The Problem With Church-Growth Seminars 


From Dr. Jim Denison:

Learning from the Old West 

I’m reading Dreams of El Dorado: A History of the American West by H. W. Brands, a history professor at the University of Texas at Austin. One of the facts his fascinating narrative reinforces on nearly every page is the frailty of life on the frontier.

Settlers moving west were one Indian raid or hard winter from annihilation. Starvation was an ever-present possibility. A broken leg in the wilderness could mean a horrible death from infection or wild animals.

As a result, those on the frontier knew they needed God and each other to survive. Generations facing the Great Depression and two world wars learned the same lesson.

However, our technological and medical advances have insulated us from much of what they faced. The rising secularism and moral relativism that have resulted from our cultural self-sufficiency now threaten our souls.

And our churches as well.

The problem with church-growth seminars 

I was called to my first pastorate in 1984, just as the church-growth movement was gaining momentum. The scientific study of growing churches led to identifying best practices that could be emulated in other congregations. Before long, church-growth conferences hosted by megachurches became mandatory for pastors of smaller churches. I attended at least one a year in my early years as a pastor and read the literature produced by this movement extensively.

The purpose of these resources was to identify biblical principles that all churches should understand and seek to practice. The downside, however, was the sense—however unintended by leaders in the movement—that if churches organized themselves strategically, created worship and teaching experiences that appealed to a consumeristic culture, and marketed their services and events effectively, their growth was assured.

The fact is, human words cannot save human souls. You and I cannot convict anyone of their sins or lead them to repentance. This is the work of the Holy Spirit. He will use us to the degree that we depend on him.

If our church growth strategies are submitted to the Spirit in passionate prayer and utter dependency, he will use them for God’s glory. But only then. Otherwise, we are building buildings and attracting numbers, but we are not growing God’s kingdom.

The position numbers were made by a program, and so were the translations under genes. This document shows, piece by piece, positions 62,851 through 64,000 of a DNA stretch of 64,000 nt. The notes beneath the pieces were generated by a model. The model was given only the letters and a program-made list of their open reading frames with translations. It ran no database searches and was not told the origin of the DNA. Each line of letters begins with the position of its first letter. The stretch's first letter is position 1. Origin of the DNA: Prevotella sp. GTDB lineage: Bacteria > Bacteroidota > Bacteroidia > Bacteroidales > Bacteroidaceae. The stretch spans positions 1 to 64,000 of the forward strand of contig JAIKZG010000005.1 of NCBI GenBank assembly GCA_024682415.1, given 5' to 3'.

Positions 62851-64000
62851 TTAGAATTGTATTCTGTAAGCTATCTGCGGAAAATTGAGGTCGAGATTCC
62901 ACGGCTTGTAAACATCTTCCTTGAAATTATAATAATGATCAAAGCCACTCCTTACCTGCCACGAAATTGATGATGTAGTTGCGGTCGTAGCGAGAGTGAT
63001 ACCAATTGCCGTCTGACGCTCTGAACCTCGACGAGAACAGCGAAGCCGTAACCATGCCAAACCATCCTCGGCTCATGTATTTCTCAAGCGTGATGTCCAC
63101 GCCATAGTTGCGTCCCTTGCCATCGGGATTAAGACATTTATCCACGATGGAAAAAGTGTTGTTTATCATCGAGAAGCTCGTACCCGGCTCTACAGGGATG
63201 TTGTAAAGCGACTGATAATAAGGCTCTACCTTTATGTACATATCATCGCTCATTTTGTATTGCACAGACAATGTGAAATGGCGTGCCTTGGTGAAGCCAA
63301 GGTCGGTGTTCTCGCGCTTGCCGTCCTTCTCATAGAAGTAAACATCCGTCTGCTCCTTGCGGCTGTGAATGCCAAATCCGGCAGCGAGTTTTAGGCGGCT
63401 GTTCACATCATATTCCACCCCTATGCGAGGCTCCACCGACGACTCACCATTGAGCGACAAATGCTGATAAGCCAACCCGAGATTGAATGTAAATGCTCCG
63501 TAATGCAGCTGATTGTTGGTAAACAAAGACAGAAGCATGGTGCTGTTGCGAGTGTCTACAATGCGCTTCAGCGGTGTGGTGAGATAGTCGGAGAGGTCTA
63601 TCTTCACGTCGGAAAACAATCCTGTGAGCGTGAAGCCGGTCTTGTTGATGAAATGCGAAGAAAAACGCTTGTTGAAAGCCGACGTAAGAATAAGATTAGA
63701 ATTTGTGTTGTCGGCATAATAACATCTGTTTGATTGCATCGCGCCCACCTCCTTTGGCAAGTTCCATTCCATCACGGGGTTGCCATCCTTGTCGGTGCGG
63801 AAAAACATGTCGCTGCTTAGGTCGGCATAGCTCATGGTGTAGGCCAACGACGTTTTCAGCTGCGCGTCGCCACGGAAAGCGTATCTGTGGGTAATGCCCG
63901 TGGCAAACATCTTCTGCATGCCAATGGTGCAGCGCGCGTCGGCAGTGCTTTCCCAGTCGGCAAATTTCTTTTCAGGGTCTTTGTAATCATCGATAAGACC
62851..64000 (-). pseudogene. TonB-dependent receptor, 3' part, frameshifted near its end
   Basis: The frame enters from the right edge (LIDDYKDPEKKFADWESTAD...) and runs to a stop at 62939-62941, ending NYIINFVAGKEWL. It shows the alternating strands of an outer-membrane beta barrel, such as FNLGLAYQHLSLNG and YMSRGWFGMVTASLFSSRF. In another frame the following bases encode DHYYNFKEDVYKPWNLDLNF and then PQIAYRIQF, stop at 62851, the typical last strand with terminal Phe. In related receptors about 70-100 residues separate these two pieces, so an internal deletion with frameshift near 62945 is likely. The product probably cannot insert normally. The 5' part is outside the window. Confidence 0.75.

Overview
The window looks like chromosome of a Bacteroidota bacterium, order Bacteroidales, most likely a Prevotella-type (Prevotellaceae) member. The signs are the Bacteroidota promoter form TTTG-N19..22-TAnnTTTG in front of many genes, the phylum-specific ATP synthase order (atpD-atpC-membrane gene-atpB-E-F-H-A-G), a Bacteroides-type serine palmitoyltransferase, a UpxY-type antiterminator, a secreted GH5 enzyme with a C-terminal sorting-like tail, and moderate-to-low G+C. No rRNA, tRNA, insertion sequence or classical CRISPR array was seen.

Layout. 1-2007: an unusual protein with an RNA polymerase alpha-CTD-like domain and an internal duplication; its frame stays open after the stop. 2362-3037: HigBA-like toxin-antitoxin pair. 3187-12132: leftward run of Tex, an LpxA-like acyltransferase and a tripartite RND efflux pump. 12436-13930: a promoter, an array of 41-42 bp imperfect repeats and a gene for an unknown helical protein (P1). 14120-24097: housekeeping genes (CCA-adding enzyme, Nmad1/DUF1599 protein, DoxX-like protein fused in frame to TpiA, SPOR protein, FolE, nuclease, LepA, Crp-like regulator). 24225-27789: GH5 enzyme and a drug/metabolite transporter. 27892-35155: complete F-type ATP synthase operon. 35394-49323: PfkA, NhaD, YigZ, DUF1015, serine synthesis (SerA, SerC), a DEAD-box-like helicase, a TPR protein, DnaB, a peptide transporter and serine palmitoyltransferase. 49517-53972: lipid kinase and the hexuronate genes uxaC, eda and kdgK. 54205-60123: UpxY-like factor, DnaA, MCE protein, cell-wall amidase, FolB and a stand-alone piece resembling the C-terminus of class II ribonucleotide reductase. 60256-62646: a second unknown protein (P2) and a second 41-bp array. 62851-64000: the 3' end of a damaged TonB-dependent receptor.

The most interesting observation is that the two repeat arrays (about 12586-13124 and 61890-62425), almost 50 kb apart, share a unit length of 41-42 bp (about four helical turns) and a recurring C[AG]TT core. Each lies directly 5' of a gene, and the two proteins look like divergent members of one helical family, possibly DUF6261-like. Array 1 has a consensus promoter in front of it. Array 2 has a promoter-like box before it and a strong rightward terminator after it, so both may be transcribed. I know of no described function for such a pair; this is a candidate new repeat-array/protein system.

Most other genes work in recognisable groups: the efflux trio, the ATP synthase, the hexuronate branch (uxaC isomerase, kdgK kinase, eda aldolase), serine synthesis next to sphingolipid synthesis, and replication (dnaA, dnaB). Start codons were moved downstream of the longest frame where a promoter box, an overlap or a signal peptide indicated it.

When God gives us “overcoming life” 

The coronavirus pandemic proves our mortality. The recession demonstrates the unpredictability and unreliability of wealth and the folly of self-reliance.

However, if we reframe the sufferings we face as an invitation to seek the strength of our Savior, he will redeem them by leading us into the spiritual renewal we need so desperately.

Oswald Chambers observed: “God does not give us overcoming life: he gives us life as we overcome. The strain is the strength. If there is no strain, there is no strength. Are you asking God to give you life and liberty and joy? He cannot, unless you will accept the strain. Immediately you face the strain, you will get the strength.”

We can illustrate this principle physically. To get stronger, we must strain the muscles we intend to build. In the same way, when we develop the reflex of trusting our problems and pain to the power of Jesus, we experience his presence and peace in transforming ways.

“This I call to mind, and therefore I have hope” 

Speaking of biblical lament, the writer of Lamentations set the standard with his deep, despairing grief over the destruction of Jerusalem. At one point he testifies of “my afflictions and my wanderings, the wormwood and the gall!” (Lamentations 3:19).

But his despair leads him to make this decision: “This I call to mind, and therefore I have hope: The steadfast love of the LORD never ceases; his mercies never come to an end; they are new every morning; great is your faithfulness” (vv. 21–23).

What is the source of your “hope” today?

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From Dr. Jim Denison:

Activists burned a stack of Bibles in front of the federal courthouse in Portland Friday night. A statue of Jesus was beheaded recently at a Miami church.

A recent faculty survey at Harvard University found that 79.7 percent consider themselves “very liberal” or “liberal”; 18.9 percent say they are “moderate”; only 1.46 percent call themselves “conservative” or “very conservative.”

Unsurprisingly, 67 percent of white evangelical Protestants believe Christianity’s influence on American life is decreasing. Two-thirds say their beliefs are in conflict with mainstream American culture.